Luc Besson’s Lucy Is A Perfunctory Matrix Clone … And Then Goes Completely Off The Rails – A Review


Luc Besson gets a little weird … and it’s not good

The one thing that seems to be a motif in film throughout the years is if you can’t find a way to get past something in a script you just go a little weird. It’s the hallmark of plenty of bad to awful films over the years and Lucy joins Hollywood’s litany of films that have opted to get a whole lot weird with one of the year’s worst films (but not the worst film of the weekend).

Lucy (Scarlett Johansson) is recruited as a drug mule in Asia for a new drug. It’s supposed to be a quick drop off job, so she could make an extra $500 after a long night partying, but it turns out far worse. Having the drugs surgically implanted into her, Lucy winds up having the drugs rupture inside her and instead of dying something profound happens. Her brain starts to work on a much higher level as the film functions on the debunked “Ten percent of brain” myth being real. This drug apparently gives her super powers as the utilization of her brain percentage goes up and she uses it for one purpose: to extract some revenge on the people who did it to her.

Utilizing a professor (Morgan Freeman) to help her understand what’s happening, as well as to pass on her knowledge once her body can’t handle it anymore, Lucy wants to be extract revenge on those who wronged her before she departs. And what has been marketed as a wild action film really isn’t the case as this is Luc Besson trying to do a contemplative science fiction film with action elements. He wants something grand about the nature of the human mind at play here; Besson is going beyond his usual “cast a character actor/actress who’s a 3rd lead in a blockbuster in a leading role” mode for a generic genre film like his usual productions.

It’s easy to see where he’s going with this; he wants his own version of The Matrix.

The problem is that the film has two main problems, besides the whole “10% of the brain” myth for which the film’s conceit is based on. He’s not playing towards intellectuals with an action film in the sci-fi genre, obviously, but he’s trying to allude to something grander with all of this. He intercuts nature scenes, among others, early and the film’s final 10 minutes is so goofy that it feels like it has delusions of intellectual grandeur. It’s just pretentious enough that armchair intellectuals will discuss the film’s profound nature and such in years to come, of course, when in reality Besson has just taken a novel concept and made it weird because he couldn’t make it good.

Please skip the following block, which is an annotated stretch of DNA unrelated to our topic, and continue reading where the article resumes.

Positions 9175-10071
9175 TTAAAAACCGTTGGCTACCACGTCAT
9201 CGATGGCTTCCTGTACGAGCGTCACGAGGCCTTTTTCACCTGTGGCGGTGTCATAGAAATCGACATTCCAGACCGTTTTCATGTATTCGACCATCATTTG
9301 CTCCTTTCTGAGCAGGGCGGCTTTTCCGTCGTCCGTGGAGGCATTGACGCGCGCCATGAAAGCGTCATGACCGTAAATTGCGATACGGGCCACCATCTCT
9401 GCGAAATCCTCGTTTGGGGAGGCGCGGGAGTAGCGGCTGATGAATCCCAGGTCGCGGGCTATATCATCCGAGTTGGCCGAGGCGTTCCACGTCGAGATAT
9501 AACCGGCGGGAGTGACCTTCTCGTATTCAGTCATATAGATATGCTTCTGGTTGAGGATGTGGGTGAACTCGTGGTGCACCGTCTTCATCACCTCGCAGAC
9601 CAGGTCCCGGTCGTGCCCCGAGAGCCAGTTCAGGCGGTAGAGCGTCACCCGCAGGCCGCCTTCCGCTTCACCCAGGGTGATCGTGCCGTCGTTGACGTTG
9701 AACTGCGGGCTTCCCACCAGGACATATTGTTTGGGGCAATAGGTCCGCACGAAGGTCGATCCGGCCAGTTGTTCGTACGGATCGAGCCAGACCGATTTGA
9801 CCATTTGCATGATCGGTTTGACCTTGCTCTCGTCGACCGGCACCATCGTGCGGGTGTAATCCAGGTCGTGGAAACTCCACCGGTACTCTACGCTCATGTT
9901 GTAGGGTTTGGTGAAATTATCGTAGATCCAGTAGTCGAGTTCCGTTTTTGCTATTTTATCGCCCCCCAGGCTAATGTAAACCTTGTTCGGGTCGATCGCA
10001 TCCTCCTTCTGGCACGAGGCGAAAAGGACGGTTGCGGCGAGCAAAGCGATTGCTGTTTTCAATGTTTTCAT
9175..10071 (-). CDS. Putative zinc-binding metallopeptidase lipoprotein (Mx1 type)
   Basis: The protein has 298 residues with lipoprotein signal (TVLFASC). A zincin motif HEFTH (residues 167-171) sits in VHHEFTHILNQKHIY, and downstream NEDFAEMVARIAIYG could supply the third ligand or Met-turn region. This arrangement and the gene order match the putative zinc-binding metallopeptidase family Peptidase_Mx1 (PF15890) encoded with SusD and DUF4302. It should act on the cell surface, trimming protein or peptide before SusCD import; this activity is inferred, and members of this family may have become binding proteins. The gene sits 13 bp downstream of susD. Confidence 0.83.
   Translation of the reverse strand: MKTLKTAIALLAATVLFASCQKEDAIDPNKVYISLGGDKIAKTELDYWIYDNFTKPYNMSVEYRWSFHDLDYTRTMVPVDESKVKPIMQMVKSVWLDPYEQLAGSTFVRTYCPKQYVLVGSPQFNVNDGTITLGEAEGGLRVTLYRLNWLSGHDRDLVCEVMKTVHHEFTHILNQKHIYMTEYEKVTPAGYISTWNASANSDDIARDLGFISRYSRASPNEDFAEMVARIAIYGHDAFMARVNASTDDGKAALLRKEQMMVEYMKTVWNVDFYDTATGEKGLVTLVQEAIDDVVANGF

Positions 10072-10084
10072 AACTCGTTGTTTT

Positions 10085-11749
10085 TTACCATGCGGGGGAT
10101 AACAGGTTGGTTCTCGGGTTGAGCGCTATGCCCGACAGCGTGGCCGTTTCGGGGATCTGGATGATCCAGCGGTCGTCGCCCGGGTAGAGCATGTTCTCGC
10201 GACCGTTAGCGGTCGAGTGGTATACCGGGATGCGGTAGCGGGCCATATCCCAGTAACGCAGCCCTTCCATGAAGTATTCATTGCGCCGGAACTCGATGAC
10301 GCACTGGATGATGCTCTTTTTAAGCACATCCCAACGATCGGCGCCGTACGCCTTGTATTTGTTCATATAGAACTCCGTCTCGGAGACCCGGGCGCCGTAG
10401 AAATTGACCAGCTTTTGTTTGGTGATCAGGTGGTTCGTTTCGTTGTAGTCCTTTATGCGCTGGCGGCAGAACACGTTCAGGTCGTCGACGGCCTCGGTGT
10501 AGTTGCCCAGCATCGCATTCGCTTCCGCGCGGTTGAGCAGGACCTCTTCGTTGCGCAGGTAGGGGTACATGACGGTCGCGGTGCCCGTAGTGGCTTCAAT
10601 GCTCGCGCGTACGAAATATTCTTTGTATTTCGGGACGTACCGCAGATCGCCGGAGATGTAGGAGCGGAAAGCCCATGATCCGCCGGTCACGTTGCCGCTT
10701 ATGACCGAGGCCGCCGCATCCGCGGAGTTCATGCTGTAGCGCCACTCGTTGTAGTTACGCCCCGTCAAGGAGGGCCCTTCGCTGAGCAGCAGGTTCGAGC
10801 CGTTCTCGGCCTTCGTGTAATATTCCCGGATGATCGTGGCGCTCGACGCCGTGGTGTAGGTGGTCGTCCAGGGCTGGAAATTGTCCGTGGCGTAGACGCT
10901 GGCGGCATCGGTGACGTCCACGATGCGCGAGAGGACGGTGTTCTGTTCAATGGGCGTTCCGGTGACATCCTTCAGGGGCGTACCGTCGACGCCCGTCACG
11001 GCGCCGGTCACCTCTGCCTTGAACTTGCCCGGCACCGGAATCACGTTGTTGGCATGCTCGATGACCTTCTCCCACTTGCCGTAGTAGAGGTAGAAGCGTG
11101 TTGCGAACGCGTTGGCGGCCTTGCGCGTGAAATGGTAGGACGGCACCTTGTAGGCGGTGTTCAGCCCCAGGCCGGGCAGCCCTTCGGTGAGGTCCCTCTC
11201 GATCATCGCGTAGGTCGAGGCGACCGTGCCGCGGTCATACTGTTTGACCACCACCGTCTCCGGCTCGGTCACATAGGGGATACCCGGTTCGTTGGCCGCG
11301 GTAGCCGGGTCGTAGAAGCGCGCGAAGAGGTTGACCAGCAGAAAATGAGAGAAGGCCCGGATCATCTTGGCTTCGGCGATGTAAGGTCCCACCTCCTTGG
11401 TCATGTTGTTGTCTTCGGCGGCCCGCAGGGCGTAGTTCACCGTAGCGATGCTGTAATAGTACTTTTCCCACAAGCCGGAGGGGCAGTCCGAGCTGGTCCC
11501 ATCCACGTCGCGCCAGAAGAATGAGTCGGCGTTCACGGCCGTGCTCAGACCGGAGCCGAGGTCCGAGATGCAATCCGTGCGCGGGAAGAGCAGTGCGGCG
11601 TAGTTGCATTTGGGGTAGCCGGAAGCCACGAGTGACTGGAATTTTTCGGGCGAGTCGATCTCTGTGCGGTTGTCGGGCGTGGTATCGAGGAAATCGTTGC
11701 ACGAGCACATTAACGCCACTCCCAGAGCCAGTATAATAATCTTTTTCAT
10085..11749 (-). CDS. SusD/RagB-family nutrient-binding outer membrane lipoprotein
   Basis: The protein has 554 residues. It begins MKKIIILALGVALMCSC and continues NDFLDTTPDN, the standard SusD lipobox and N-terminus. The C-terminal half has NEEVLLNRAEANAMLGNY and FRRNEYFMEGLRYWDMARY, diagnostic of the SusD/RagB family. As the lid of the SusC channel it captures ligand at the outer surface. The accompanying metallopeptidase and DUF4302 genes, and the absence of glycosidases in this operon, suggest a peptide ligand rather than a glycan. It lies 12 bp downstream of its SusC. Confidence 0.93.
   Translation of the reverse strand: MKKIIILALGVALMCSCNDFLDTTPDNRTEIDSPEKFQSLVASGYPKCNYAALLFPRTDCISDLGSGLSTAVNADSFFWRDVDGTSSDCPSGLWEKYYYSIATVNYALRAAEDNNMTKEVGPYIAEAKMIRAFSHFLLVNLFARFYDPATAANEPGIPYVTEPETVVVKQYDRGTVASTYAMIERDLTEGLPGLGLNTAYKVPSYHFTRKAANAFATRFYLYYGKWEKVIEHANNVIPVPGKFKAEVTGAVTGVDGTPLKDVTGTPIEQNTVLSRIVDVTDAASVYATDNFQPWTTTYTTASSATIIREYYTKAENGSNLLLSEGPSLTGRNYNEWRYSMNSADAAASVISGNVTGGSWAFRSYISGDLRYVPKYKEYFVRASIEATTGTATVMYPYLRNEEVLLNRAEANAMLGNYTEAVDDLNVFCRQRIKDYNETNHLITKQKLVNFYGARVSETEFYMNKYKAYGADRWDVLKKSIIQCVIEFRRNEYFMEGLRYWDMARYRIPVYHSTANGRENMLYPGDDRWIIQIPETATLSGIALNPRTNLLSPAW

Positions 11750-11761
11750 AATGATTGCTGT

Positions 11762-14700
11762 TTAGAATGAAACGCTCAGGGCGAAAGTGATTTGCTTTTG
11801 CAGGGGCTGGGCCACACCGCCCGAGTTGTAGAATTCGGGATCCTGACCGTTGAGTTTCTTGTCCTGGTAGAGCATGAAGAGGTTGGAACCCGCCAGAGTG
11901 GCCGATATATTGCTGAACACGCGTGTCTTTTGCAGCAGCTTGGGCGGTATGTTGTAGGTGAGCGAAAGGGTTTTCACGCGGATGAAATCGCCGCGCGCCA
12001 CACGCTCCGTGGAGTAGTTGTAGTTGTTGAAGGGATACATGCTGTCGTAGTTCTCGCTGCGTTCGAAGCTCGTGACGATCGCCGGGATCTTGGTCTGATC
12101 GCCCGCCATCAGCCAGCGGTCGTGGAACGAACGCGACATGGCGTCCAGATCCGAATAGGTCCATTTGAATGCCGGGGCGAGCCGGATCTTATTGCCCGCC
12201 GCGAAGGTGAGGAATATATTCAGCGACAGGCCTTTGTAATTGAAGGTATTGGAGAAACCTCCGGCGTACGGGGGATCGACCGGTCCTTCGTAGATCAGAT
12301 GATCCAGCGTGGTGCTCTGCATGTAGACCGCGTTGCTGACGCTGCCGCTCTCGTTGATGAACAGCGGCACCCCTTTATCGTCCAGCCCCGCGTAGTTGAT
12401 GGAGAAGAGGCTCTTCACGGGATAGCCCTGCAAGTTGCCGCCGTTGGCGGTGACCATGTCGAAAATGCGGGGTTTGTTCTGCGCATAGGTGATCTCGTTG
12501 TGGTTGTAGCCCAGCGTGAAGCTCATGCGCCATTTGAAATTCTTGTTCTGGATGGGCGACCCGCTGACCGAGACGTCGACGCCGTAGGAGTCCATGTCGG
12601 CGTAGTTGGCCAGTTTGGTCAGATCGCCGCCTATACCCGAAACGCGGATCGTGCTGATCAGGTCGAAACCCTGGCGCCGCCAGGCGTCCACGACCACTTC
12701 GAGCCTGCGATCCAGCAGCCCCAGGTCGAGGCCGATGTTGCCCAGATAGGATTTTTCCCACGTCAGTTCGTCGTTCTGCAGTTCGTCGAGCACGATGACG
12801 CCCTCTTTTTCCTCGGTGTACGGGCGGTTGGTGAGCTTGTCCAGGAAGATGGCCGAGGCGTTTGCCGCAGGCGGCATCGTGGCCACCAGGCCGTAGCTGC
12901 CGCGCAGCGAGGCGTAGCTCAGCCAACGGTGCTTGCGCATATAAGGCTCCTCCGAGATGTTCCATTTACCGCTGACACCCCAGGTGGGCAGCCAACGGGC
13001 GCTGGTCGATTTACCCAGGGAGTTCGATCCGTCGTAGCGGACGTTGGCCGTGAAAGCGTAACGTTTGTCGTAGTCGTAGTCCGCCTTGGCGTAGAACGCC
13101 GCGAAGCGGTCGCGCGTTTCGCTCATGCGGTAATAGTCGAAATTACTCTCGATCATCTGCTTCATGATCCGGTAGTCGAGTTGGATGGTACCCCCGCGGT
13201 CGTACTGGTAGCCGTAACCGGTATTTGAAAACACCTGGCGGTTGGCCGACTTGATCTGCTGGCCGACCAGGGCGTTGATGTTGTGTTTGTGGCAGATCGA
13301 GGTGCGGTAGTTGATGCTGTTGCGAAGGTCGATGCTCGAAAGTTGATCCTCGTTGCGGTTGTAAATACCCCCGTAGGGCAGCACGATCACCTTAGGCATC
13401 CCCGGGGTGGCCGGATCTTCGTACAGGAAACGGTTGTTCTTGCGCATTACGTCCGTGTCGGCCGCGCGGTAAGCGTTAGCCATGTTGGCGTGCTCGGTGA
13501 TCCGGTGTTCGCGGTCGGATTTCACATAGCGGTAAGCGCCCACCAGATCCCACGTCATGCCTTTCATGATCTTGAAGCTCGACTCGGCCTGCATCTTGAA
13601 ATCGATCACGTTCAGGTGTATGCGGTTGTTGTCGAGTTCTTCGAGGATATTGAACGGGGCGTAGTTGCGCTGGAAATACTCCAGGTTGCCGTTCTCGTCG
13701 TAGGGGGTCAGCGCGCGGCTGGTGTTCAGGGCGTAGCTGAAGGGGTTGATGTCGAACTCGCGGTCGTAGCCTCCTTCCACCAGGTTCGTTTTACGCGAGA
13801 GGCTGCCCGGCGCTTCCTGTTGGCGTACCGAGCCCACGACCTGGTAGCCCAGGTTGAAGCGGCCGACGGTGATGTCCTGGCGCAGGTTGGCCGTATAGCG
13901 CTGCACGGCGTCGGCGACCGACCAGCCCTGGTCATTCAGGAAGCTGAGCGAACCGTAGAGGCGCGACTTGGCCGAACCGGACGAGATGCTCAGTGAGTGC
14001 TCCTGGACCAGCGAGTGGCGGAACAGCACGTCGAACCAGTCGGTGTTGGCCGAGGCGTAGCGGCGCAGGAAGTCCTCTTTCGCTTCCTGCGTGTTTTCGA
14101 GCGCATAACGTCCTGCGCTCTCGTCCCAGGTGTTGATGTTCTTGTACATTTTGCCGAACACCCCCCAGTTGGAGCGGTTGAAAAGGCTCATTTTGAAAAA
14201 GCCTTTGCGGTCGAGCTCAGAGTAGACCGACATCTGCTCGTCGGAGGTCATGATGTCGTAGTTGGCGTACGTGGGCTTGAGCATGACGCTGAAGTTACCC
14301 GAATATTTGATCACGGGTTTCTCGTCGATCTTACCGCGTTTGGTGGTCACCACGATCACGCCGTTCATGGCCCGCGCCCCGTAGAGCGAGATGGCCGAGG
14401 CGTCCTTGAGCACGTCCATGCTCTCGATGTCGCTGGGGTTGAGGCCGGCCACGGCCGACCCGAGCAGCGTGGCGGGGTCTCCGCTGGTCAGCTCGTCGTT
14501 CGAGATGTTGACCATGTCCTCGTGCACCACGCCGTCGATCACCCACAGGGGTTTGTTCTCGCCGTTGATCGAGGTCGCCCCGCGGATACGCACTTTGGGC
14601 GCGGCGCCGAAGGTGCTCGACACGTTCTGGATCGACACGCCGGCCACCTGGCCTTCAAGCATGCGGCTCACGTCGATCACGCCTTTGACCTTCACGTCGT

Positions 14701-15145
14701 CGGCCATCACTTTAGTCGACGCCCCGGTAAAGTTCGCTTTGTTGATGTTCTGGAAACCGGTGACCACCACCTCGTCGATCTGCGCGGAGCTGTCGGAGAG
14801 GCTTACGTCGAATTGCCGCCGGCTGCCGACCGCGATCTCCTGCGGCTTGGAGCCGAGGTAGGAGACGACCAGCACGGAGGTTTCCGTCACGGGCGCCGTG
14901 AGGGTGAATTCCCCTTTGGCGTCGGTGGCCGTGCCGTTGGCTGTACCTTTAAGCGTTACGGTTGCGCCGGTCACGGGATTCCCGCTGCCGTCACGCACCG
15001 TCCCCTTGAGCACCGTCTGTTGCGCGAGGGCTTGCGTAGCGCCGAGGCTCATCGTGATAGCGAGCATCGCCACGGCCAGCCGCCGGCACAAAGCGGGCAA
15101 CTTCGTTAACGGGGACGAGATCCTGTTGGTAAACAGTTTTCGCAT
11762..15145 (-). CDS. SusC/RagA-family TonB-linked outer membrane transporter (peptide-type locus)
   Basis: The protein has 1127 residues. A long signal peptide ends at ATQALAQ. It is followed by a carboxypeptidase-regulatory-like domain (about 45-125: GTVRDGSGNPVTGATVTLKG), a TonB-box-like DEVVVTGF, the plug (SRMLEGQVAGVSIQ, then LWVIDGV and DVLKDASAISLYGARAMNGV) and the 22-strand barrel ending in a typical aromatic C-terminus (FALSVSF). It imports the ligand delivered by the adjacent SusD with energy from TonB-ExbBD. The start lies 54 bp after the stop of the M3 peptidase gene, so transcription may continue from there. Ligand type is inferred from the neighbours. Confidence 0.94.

And it’s also weird because this is a film that uses its central conceit, that ScarJo has super powers manifesting, to solve every problem that comes up. Anytime a new problem comes up Lucy immediately has a new power to handle it. It becomes silly after a while as it makes anything potentially interesting about the film just become the embodiment of a throwaway line from Thank You For Smoking. If it’s convenient to the film, not the character, then it becomes reality. It’s easy to do, as it becomes convenient story-telling wise, but it’s the same as watching any other invincible superhero. There’s no sense of danger to any of the proceedings because she’s going to get some new power that’ll conveniently solve the next problem. It’s bad story-telling masquerading as science-fiction at a minimum.

It’s sad in many ways but most particularly for the fact that Johansson deserves better.

Johansson, always discussed as part of a Black Widow spinoff franchise in the Marvel Universe (but never seemingly close to getting one greenlit for her to star in), gets a big action film of her own and she carries it with a style. She’s basically copying Angelina Jolie’s tough girl style from the Tomb Raider films, which isn’t shocking because Lucy was written with her in mind and she was originally slated to star in it, but it’s obvious early that Johansson is capable of carrying an action film.

This isn’t anywhere near her great performances, or even her mediocre ones, but it’s perfectly capable genre work which is exactly what this film needs. If this is as close as we’ll get to a Black Widow film then Marvel will have passed on something that could easily be carried by Johansson. She carries what will most likely be a far inferior film to the superhero version she should be carrying; Lucy winds up being proof of her abilities as the lead hero in an action film but nothing more.

Writer/Director: Luc Besson
Notable Cast: Scarlett Johansson, Morgan Freeman, Min-sik Choi, Amr Wake

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